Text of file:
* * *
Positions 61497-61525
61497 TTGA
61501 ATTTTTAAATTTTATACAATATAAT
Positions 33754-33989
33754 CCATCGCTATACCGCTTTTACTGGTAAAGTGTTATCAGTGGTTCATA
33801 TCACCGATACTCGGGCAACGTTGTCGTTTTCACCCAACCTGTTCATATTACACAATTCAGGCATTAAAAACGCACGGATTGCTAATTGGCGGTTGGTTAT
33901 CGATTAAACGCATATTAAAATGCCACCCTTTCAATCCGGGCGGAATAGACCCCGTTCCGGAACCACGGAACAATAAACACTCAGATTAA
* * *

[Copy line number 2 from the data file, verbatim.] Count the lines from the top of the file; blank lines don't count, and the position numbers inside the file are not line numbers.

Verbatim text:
61497 TTGA